Friday, March 13, 2009

Polls: It's Still the Economy, But Confidence Slides in Government Policies

From the Wall Street Journal:

There is also a clear sense in the polling that taxes will increase for all Americans because of the stimulus, notwithstanding what the president has said about taxes going down for 95% of Americans. Close to three-quarters expect that government spending will grow under this administration.

Recent Gallup data echo these concerns. That polling shows that there are deep-seeded, underlying economic concerns. Eighty-three percent say they are worried that the steps Mr. Obama is taking to fix the economy may not work and the economy will get worse. Eighty-two percent say they are worried about the amount of money being added to the deficit. Seventy-eight percent are worried about inflation growing, and 69% say they are worried about the increasing role of the government in the U.S. economy.

When Gallup asked whether we should be spending more or less in the economic stimulus, by close to 3-to-1 margin voters said it is better to have spent less than to have spent more. When asked whether we are adding too much to the deficit or spending too little to improve the economy, by close to a 3-to-2 margin voters said that we are adding too much to the deficit.

Here is the full story.

Gold Keeps Rising

This recent gold strength over the past few days has surprised me. It has also pleased me. With stocks showing strength, I would have expected gold to weaken. Is it strong because of the overall strength of commodities? Or is there still an underlying sentiment of fear that is providing support for the precious metal? In the end, the reasons are irrelevant. I follow the charts. The charts don't lie or mislead. They are what they are.

GE, Berkshire Hathaway Debt Downgraded

China to U.S.: We're Worried You're Borrowing Too Much!

From AP:

China's premier expressed concern Friday about its massive holdings of Treasuries and other U.S. debt, appealing to Washington to safeguard their value, and said Beijing is ready to expand its stimulus if the economy worsens.

Premier Wen Jiabao noted that Beijing is the biggest foreign creditor to the United States and called on Washington to see that its response to the global slowdown does not damage the value of Chinese holdings.

"We have made a huge amount of loans to the United States. Of course we are concerned about the safety of our assets. To be honest, I'm a little bit worried," Wen said at a news conference following the closing of China's annual legislative session. "I would like to call on the United States to honor its words, stay a credible nation and ensure the safety of Chinese assets."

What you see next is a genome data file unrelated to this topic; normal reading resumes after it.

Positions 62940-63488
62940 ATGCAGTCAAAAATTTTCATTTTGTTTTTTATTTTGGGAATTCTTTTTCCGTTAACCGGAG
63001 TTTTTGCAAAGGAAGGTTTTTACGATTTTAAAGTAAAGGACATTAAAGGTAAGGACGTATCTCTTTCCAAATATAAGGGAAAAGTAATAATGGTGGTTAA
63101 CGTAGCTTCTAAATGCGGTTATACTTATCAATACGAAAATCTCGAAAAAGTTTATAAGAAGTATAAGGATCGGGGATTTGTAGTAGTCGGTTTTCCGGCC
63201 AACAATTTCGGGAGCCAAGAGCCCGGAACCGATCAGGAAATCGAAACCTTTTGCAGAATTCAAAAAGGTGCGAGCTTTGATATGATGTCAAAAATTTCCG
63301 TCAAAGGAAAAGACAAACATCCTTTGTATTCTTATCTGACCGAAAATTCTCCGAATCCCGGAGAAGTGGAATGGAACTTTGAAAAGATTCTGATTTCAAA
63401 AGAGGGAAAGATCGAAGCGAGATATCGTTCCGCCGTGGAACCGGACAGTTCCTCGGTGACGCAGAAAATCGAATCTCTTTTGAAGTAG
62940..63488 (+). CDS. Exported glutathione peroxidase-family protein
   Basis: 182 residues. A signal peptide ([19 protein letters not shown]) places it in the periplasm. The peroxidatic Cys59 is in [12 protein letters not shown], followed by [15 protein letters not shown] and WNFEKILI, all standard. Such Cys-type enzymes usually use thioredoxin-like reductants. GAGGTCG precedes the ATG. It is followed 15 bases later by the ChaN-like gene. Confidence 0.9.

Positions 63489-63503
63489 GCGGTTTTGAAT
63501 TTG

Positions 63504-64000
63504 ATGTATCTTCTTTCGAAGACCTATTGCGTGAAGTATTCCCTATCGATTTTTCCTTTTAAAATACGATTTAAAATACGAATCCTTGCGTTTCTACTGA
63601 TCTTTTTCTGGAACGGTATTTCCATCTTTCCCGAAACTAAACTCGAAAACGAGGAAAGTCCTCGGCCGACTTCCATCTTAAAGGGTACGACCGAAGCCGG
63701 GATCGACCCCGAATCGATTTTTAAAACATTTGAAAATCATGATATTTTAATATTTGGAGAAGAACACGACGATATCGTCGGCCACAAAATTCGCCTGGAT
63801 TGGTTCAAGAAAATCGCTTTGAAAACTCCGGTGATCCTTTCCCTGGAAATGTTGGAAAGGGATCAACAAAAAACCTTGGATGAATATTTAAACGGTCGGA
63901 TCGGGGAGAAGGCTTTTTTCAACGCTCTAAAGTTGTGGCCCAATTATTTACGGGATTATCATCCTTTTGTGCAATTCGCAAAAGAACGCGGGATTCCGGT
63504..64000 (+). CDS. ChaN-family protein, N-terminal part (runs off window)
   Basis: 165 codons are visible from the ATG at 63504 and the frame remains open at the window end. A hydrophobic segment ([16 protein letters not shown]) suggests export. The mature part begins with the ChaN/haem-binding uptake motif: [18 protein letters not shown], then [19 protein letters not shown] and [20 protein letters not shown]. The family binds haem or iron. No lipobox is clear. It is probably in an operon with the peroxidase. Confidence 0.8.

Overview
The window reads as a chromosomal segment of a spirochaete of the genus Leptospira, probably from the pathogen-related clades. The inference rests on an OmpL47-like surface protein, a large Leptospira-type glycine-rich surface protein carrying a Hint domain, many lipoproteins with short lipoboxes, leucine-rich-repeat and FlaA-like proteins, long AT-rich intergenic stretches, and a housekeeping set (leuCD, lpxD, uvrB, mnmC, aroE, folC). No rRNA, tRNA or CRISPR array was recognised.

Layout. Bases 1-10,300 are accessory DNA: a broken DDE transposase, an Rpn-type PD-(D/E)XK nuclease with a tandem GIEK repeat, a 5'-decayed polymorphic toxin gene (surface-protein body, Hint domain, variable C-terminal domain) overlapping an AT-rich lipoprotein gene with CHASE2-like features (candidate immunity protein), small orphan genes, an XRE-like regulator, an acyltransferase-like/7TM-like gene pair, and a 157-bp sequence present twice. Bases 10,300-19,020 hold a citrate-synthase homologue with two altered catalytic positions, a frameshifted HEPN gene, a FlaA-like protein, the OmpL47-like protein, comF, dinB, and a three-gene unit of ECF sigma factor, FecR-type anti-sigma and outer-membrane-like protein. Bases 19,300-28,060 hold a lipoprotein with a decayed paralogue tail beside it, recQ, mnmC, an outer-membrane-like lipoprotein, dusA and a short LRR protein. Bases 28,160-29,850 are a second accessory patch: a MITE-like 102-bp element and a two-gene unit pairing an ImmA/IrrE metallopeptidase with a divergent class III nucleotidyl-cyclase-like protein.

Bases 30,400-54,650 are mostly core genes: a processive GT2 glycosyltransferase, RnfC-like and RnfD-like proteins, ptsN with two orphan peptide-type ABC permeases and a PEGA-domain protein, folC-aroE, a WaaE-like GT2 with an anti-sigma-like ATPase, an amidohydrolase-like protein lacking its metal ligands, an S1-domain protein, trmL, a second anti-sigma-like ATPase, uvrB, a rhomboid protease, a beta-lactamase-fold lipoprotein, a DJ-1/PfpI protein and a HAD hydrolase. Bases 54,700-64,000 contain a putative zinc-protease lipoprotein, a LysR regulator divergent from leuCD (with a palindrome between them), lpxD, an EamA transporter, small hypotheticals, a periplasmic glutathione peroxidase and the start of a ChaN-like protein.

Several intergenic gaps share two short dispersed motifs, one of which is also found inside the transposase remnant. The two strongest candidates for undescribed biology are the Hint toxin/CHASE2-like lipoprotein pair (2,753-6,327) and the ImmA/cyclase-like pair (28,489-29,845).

Here is the full story

Thursday, March 12, 2009

Currency Wars

From Financial Times:

The Swiss National Bank moved to weaken the Swiss franc on Thursday, the first time a big central bank has intervened in the foreign exchange markets since Japan sought to weaken the yen in 2004.

The bank’s move, which sparked fears that other countries could follow suit, comes as the value of the Swiss franc has soared as investors seek a haven from the recent market turmoil...

Analysts said the move was likely to increase talk that countries were set to engage in a bout of competitive devaluation.

“Let the currency wars begin,” said Chris Turner at ING Financial Markets.

Countries around the world faced with the constraint of zero interest rate levels might feel it was acceptable to intervene to weaken their currencies in order to ease monetary conditions, he said, adding that other export-dependent economies such as Japan would “probably be at the head of the queue”.

Read the entire story here.

I remember well the times when the Bank of Japan kept buying the Dollar to weaken the Yen. Often, once the BOJ stopped buying, we traders would make easy money by selling the USDJPY currency pair as soon as they finished. It was a waste of money for the Japanese taxpayers, and it merely put money into the pockets of traders like me.

Worse, however, in this day, is that it threatens to set off currency battles between countries that could deepen the recession. Protectionism deepened and worsened the Great Depression, and it has the potential to do the same during these difficult economic times.

Stocks Continue Gradual Rise

Now this is a rally to believe in!

Something to keep in mind:

"The biggest rallies come in bear markets. Think back over the last few months. All these spectacular rallies we have had and yet we continue to make new lows. We had the same phenomenon during the thirties. Bear market rallies are always more spectacular than bull market rallies." -- Peter Schiff, CEO, Euro Pacific Capital
I will keep in mind this during these rallies. However, this doesn't mean that I won't participate in these rallies, as I have again today.

Grains Rise Too

Commodities, Crude Oil Rise

Commodity prices are rising almost universally today with the stock market. If "the worst is over", then demand for commodities will surge along with global equity markets.

Treasuries Spike At Auction on Strong Demand

Treasuries rose rapidly today at 1:00 pm EST as the U.S. Treasury sold long bonds. Apparently, the demand was strong because his spike just minutes ago indicates that it was well bid. Rumor has it that the Fed may have been in the market to buy, but I haven't been able to confirm this. Either way, it doesn't really matter. The chart suggests that it was a successful auction.

Gold Continues to Rise

More Stock Market Strength

After yesterday's disappointing finish, perhaps we are now beginning to see some life as follow-up to the stock market rally on Tuesday. This rally has legs!